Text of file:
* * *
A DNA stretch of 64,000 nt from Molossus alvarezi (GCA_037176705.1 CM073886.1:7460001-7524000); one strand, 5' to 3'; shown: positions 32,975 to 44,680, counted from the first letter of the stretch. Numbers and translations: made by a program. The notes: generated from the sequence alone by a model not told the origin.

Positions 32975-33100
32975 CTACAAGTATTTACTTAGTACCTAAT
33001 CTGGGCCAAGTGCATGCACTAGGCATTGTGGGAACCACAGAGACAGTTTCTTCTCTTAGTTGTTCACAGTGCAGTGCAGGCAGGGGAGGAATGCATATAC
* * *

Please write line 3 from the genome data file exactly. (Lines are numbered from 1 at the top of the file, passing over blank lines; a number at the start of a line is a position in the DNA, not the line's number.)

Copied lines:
32975 CTACAAGTATTTACTTAGTACCTAAT